An adjoining covered gallery looks upon the aquatic garden in the lake. Imaginative windows shaped like bats, stars, fans, medallions, all outlined in strips of red and black lacquer, break through the stark white walls of this enclosed walkway. These are double windows, with paintings on the inside glass. Enjoying the unique windows Jayne was reminded of a window treatment Marge had used on an interior decorating job in Beverly Hills.
“Marge, do you remember what you did in Danny Melnick’s bedroom?” Jayne called innocently to Marge who was at the other end of the long gallery. The Chinese missed the hidden humor of this question and didn’t laugh. The sexual innuendo was totally lost on them. But our group of Americans found it most amusing.
The snow had stopped by the time we reached the Temple of Heaven, one of the most frequently visited sights in China. It is the three-tiered Altar of Heaven whose bright blue tiled roof shone strangely in the unusual light that followed the disappearing clouds dispensing snow. There are actually three tiled roofs pile on top of each other looking quite like a three-tired blue Chinese summer hat.
While we quietly admired it in the context of a Ming creation utilized by the theatrically clad emperor (who wore special blue robes, not imperial yellow for his performances at the Altar of Heaven), our guide droned on about this great example of chairman Mao’s directive to “Let the Old Serve the New”. Now the people of China walk the marble paths where only the emperor and his entourage trod in the era past. However, this is the one place where this living god, the emperor, was humble. He came here once a year in his role as the Son of Heaven, taking upon himself the sins of all his people, prostrating and humiliating himself for the redemption of mankind.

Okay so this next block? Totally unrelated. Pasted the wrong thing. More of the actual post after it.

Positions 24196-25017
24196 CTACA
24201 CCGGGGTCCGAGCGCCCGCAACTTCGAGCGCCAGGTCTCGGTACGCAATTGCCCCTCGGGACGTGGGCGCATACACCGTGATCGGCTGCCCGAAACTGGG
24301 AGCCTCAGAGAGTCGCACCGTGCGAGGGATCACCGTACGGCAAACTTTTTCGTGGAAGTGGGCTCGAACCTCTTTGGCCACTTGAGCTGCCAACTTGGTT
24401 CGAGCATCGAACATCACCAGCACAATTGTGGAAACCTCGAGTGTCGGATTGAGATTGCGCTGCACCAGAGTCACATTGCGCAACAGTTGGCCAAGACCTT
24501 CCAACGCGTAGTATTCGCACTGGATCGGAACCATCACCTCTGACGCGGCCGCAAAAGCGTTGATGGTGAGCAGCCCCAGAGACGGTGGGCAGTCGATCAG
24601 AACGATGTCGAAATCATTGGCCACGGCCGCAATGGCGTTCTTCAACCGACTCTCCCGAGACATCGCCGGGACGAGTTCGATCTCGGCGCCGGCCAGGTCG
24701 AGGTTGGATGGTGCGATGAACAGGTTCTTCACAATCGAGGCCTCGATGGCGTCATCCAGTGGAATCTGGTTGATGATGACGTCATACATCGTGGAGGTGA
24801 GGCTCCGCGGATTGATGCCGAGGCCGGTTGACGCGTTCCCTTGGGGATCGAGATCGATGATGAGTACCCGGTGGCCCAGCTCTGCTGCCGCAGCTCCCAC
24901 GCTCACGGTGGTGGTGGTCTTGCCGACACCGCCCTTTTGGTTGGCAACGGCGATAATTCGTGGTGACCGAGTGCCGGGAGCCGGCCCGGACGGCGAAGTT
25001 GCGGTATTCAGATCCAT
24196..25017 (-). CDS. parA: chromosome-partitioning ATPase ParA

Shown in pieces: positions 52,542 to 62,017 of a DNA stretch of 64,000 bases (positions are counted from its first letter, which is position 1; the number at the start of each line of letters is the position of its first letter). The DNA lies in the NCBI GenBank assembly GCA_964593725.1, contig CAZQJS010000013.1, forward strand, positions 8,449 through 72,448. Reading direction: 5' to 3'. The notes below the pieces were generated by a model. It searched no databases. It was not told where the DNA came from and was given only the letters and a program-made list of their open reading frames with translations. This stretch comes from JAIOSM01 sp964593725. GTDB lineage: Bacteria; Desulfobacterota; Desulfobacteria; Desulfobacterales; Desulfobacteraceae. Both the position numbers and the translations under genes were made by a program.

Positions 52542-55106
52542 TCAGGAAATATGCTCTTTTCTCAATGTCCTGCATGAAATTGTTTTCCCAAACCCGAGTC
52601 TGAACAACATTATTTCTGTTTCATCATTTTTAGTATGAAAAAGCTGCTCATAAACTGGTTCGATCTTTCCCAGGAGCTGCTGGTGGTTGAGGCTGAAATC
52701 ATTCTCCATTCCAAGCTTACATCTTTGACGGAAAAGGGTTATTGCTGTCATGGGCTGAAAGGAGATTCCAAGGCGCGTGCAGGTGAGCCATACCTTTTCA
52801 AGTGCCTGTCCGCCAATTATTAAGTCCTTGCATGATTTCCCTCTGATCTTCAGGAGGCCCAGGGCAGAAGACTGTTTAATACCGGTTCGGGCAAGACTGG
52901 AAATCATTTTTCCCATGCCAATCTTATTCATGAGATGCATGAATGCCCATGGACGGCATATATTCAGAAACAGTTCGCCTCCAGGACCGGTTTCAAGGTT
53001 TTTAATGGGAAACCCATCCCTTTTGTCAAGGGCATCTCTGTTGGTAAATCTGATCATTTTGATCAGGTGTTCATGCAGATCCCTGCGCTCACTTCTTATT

This humble attitude only struck once a year. Escorted by soldiers, officials and princes of royal blood, he went from the Forbidden City to the Temple of Heaven in an anything but humble procession. Every window along the route had to be covered, from the gate of Ch’ien Men to the entrance of the sacred temple area. This was due to the very strict laws that no one was allowed to look upon the face of this man who was about to be humble. Even foreign diplomats were strongly advised to stay indoors on the day of this journey from the Forbidden City to the Temple of Heaven.
Chapter 1: Part 1 Part 2
Chapter 2: Part 1 Part 2 Part 3
Chapter 3: Part 1 Part 2 Part 3 Part 4
Chapter 4: Part 1
Chapter 5: Part 1 Part 2 Part 3
Chapter 6: Part 1 Part 2 Part 3
Chapter 7: Part 1
Chapter 8: Part 1 Part 2
Chapter 9: Part 1 Part 2
Chapter 10: Part 1
Chapter 11: Part 1 Part 2
Chapter 12: Part 1
Chapter 13: Part 1
Kathleen Fetner, Technical Advisor and Friend